4. Fuel

Coal: Two grades of ore handled by distributors. Industrial stoker is not
used in this section.

Gas: Artificial gas, rated at 1,000 B.t.u. per cubic foot, is distributed by
South Atlantic Gas Company. Copies of rate schedules can be obtained at the
company's office.

Bottled gas: Several local companies distribute butane and propane, rated at
2,500 to 3,300 B.t.u. per cubic foot.

Other: Number 1 and Number 2 fuel oils are available from local distributors.

5. Sewage and Waste Disposal

Sewage: Storm and sanitary sewers are installed. Sewage is treated in a
digester type system with sludge beds. The disposal plant is adequate for a
town of 10,000 persons. Plans for a $450,000 expansion program have been
approved by the State Board of Health.

Industrial waste disposal: Industries use the city sewer system for waste
disposal. The State Sanitary Code governs industrial waste disposal in DoLand.

Garbage: Garbage is collected twice weekly in the residential sections and
daily in the business sections. Incinerator disposal.

6. Water Supply

Operator: City.

Source: Deep wells. Present source is considered adequate for expansion.

Treatment: Filtered and chlorinated.

Comsumption: 1,500,000 gallons per day.

Pumping capacity: 2,000,000 gallons per day.

Chemical analysis:
S.p .m.
Silica 11.0
Calcium 39.0
Iron 0.04
Magnesium 6.1
Sodium and potassium 5.3
Bicarbonates 124/.0
Chlorides 12.0
Sulphates 15.0
Nitrates n.d
Hardness 123.0
Total solids 156.0

Rate: Copies of rate schedules can be obtained from the city.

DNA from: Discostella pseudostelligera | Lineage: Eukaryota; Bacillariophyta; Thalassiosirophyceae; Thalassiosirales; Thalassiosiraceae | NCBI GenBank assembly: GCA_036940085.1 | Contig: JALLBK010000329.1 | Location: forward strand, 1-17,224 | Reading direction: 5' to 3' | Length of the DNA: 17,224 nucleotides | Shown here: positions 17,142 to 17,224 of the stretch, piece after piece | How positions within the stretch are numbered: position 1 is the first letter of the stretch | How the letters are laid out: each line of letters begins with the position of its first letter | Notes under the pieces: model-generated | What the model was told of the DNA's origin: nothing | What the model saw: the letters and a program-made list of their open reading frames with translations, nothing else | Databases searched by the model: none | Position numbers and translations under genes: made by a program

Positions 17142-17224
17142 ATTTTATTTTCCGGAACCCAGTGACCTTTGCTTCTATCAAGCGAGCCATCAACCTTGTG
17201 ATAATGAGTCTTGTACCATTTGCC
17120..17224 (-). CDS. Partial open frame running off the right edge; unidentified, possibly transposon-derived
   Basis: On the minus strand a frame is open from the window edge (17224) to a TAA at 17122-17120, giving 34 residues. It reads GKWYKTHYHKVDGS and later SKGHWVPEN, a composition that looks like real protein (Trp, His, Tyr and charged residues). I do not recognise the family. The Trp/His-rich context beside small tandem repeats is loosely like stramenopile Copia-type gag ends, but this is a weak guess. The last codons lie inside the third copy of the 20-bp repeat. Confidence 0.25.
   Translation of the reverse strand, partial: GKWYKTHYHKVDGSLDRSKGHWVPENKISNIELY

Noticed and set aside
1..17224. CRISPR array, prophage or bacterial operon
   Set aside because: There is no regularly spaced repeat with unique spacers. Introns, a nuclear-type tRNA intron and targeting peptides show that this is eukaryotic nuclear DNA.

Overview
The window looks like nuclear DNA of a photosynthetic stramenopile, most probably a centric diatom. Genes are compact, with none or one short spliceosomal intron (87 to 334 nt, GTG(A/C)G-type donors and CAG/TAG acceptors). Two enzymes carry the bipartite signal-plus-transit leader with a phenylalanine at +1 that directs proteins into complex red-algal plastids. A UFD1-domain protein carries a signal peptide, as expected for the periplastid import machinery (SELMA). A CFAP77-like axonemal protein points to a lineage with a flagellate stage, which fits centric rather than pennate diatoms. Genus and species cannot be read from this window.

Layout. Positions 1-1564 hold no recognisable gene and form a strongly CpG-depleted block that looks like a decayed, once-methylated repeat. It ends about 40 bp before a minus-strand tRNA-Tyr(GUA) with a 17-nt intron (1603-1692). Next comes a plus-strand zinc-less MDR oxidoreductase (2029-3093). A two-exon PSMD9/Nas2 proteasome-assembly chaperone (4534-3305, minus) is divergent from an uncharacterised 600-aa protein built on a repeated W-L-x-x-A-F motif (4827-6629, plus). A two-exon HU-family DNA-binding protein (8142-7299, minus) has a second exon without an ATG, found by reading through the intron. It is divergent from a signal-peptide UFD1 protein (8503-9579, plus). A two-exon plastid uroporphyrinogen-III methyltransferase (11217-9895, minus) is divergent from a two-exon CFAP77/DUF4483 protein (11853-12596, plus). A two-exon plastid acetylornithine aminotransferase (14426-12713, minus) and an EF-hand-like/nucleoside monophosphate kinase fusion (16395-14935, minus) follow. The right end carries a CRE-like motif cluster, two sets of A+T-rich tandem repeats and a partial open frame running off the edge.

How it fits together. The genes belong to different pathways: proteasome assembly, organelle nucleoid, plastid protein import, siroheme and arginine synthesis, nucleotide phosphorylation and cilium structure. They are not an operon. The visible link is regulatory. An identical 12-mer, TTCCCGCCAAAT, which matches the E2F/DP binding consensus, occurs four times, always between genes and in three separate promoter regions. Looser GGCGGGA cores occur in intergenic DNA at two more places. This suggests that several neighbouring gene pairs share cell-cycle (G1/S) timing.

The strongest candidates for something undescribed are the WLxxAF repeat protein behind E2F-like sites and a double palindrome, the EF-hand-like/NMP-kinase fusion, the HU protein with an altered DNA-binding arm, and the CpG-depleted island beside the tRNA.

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DeLAND, FLORIDA


7. Communications Facilities

Telephone service: Southern Boll Telephone and Telegraph Company operates a
manual exchange serving 2,978 local customers and 32 toll circuits.

Telegraph service: Western Union has office hours of 8 a.m. to 8 p.m. on
week-days and 10 to 12 a.m. and 2 to 4 p.m. on Sundays and holidays.
8. Educational Facilities

Elementary Junior High High
White:
Number of schools 2 1 1
Present enrollment 900 375 372
Present capacity 1,000 450 450
Negro:
Number of schools 1 1
Present enrollment 325 221
Present capacity 425 250

*Negro junior and senior high schools are combined.

Vocational training for white students: Vocational agriculture, industrial
arts, home economics.
Vocational training for Negro students: Home economics and industrial arts.
Colleges: John B. Stetson University, a private co-educational institution,
has 2,300 students.
Libraries: Two, with a total of 50,542 volumes.

9. Health Facilities

City health department: Staff of one doctor. Does not operate a clinic.

County health department: Staff of two doctors and six nurses. Operates a
general clinic in DeLand.

Hospitals: DoLand Memorial Hospital, a privately-owned general hospital, has
50 beds.

10. Recreational Facilities

Public parks: Perkins Park; Memorial Park.

Athletic fields: Municipal stadium has football field and seating capacity of
6,000; college stadium has facilities for track, baseball and football and
seating capacity of 2,500. Baseball field has seating capacity of 1,500.

Other: Tennis courts, gymnasium, picnic ground, shuffleboard courts, lawn